Don’t touch my beard

Keywords: don’t touch my hair, intimacy, social norms, courtesy, assault

I just saw a gif meme that I think is clearly assault. A bearded person that appears to be a sports journalist is holding a microphone and speaking into the camera while standing in front of a sports venue. Another person (presumably one of the athletes) walks behind the first and, while passing by, takes a hand full of the first person’s beard. (Perhaps of note is that the second person is so much taller than the first that you never see the second person’s face.)

This is a variant of the “don’t touch my hair” problem. I first became aware of this social phenomenon from a photography exhibit at the Jordan Schnitzer museum on the University of Oregon campus but it has a wider presence. This problem is most often talked about in terms of black women. Here’s a quote that summarizes the issue:

“Asking to touch a Black woman’s hair is a racial microaggression masquerading as a compliment. In a patriarchal, white-dominated society, it denies black women respect, consent and agency over their own bodies. Solange’s “Don’t Touch My Hair” can be read as an explicit rejection of this behavior, as a simple establishment of boundaries, or as a powerful statement of personal identity.”

But this gif, and my personal (if limited) experience, shows that it goes beyond black women. I’m a white male with long wavy hair. I was at one of my uncle’s funeral when I was talking to the mother of a childhood friend. This was the first time I’d met them in decades and the first time as an adult. So, they were someone that was, for all practical purposes, a stranger to me. During our conversation they reached out and touched my hair while making a comment about how nice it was. Let me just say that, even though this happened more than a decade ago, it was creepy enough that I still have a vivid memory of it.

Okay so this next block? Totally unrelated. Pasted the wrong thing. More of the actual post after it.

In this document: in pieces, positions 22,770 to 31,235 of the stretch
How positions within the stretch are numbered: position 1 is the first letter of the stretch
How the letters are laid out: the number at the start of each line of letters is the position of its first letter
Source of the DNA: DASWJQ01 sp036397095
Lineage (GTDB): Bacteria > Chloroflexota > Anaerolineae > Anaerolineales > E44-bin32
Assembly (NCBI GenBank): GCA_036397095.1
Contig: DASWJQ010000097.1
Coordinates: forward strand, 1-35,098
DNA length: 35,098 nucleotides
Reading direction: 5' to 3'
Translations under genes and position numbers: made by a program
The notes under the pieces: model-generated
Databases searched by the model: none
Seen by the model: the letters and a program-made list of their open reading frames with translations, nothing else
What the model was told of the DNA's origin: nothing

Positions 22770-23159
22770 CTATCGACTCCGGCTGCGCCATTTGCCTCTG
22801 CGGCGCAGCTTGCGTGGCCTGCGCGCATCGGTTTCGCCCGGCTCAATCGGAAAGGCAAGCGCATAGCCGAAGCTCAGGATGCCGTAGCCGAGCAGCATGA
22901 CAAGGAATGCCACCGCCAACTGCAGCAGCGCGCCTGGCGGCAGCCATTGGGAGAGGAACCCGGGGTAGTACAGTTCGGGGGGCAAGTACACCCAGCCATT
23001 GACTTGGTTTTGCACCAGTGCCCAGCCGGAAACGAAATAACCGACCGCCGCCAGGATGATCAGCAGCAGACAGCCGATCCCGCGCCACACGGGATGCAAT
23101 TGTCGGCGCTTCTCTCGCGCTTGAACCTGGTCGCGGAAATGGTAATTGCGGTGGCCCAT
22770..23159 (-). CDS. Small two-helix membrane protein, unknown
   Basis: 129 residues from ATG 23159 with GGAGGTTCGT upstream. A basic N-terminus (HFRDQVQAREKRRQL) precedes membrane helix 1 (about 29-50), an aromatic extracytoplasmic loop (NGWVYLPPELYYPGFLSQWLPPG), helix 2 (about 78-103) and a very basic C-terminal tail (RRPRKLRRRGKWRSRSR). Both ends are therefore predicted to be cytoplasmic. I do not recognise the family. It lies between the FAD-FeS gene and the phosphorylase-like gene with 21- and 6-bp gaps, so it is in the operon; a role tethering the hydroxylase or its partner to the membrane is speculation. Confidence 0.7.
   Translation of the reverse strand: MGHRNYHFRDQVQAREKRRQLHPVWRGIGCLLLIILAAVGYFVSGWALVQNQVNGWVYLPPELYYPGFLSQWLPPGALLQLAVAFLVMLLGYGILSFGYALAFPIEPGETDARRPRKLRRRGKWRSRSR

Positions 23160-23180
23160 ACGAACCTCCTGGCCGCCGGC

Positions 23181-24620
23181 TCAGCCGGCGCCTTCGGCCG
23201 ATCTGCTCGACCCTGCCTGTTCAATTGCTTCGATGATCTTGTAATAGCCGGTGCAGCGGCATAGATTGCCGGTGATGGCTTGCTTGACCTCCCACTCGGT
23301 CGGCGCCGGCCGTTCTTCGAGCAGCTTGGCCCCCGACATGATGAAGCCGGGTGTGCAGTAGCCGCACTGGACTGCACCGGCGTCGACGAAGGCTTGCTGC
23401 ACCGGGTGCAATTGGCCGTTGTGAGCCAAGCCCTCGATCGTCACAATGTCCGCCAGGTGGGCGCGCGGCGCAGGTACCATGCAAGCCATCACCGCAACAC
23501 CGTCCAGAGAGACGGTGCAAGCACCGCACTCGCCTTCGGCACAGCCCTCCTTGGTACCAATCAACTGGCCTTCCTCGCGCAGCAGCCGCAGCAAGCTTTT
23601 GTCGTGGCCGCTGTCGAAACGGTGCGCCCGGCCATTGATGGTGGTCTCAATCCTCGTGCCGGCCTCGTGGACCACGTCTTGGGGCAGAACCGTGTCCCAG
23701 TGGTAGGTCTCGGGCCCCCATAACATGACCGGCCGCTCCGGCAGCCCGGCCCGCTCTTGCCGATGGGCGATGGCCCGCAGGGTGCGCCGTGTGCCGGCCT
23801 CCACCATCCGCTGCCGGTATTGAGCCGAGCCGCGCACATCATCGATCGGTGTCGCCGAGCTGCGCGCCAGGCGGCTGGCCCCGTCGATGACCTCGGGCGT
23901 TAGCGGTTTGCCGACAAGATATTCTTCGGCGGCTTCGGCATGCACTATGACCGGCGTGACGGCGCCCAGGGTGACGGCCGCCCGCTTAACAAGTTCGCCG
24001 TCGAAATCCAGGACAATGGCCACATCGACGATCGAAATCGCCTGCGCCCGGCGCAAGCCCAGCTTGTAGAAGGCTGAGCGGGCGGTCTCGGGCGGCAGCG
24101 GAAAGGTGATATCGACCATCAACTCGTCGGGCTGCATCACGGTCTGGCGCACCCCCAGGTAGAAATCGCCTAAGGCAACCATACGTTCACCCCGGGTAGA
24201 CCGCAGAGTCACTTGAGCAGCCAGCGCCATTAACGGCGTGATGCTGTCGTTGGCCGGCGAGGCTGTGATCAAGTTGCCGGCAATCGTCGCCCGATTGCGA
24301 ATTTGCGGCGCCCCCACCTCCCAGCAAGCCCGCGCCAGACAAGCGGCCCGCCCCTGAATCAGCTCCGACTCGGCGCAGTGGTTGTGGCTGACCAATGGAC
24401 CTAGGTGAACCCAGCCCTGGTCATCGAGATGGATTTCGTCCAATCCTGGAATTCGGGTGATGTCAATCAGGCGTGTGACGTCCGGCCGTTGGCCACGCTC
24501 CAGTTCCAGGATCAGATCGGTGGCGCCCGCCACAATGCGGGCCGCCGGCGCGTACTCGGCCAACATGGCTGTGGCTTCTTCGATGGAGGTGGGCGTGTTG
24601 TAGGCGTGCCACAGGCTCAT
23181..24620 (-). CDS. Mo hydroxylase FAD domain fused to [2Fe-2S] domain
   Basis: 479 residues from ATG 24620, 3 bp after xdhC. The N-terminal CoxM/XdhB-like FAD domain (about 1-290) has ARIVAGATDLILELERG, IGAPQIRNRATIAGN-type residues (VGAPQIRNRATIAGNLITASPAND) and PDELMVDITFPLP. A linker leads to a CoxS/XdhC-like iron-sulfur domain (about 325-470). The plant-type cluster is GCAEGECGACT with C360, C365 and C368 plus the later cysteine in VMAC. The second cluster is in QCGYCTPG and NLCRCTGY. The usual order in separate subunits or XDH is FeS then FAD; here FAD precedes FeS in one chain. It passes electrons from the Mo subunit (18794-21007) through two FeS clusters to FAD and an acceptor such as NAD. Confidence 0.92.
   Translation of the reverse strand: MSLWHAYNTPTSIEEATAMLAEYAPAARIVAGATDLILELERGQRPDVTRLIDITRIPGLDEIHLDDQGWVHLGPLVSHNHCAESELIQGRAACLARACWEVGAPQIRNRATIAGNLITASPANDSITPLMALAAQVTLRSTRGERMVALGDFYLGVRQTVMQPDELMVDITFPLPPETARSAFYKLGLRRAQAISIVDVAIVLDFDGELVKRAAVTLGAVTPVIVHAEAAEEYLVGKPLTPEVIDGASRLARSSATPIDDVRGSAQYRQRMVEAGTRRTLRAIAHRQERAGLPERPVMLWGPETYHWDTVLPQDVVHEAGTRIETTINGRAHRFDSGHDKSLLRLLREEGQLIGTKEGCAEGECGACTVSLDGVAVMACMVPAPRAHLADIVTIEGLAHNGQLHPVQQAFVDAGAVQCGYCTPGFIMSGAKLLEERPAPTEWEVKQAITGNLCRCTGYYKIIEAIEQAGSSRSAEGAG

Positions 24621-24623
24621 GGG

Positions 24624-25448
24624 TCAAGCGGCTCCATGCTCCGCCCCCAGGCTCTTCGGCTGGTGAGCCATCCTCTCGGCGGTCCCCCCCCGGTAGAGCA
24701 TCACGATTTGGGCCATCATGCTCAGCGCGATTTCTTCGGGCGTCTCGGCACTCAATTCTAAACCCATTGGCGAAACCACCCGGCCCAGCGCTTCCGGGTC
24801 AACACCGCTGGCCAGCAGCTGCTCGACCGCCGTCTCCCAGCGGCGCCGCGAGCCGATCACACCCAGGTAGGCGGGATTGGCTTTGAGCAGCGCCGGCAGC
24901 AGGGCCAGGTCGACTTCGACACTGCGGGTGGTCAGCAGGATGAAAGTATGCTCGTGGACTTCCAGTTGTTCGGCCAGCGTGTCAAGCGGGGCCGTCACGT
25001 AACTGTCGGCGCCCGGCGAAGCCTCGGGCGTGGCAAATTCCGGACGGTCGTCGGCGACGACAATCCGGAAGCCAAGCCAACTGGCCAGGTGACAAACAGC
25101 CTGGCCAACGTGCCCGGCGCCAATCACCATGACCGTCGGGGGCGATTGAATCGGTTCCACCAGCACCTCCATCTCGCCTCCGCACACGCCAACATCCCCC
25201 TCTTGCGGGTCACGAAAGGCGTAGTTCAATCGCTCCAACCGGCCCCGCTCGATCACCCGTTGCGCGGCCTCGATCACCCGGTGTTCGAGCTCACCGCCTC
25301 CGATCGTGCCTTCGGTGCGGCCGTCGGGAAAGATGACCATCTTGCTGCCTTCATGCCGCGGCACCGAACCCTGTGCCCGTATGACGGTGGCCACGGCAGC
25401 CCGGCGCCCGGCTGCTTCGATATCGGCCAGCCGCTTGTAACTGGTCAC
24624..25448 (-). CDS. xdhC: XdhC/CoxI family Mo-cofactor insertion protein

Why is this gif and the social attitude it represents acceptable? If the victim was female, would it have been okay for someone to rub their hand over their face? Perhaps there is a difference in degree, but how is this different in kind from pinching a person’s butt (which, again, I have a vivid memory of someone doing to me) or grabbing a woman’s pussy? Is the acceptance of this gif simply because it appears to be man-on-man and that boys will be boys?

The above quote talks about personal identity. When I turned 18 and went off to college, I stopped shaving and have not shaved, even once, in the decades since. (In general, I don’t buy into the social norm that people need to shave. I think everyone, regardless of gender, should make a conscious choice about shaving any part of their body and understand why they choose or choose not to do so.) Although there are people that alternate having and not having a beard, my beard is very much a part of who I am. I recently had a conversation that made me realize not everyone understands this. The person I was talking to is a portrait artist and thus wondered what I looked like under my beard. My response was, “A picture of me without my beard is not a portrait of me.”

Another aspect of this is that my girlfriend relishes in my beard (and hairy body in general.) Having someone touch my beard is an intimate, sensual, and sometimes sexual, experience. Why would I want a stranger, or even a casual friend, to do so?

Seriously, unless you have a close enough relationship to know otherwise, always doubt that someone wants to be touched – even their hair or beard. Asking is a simple courtesy.

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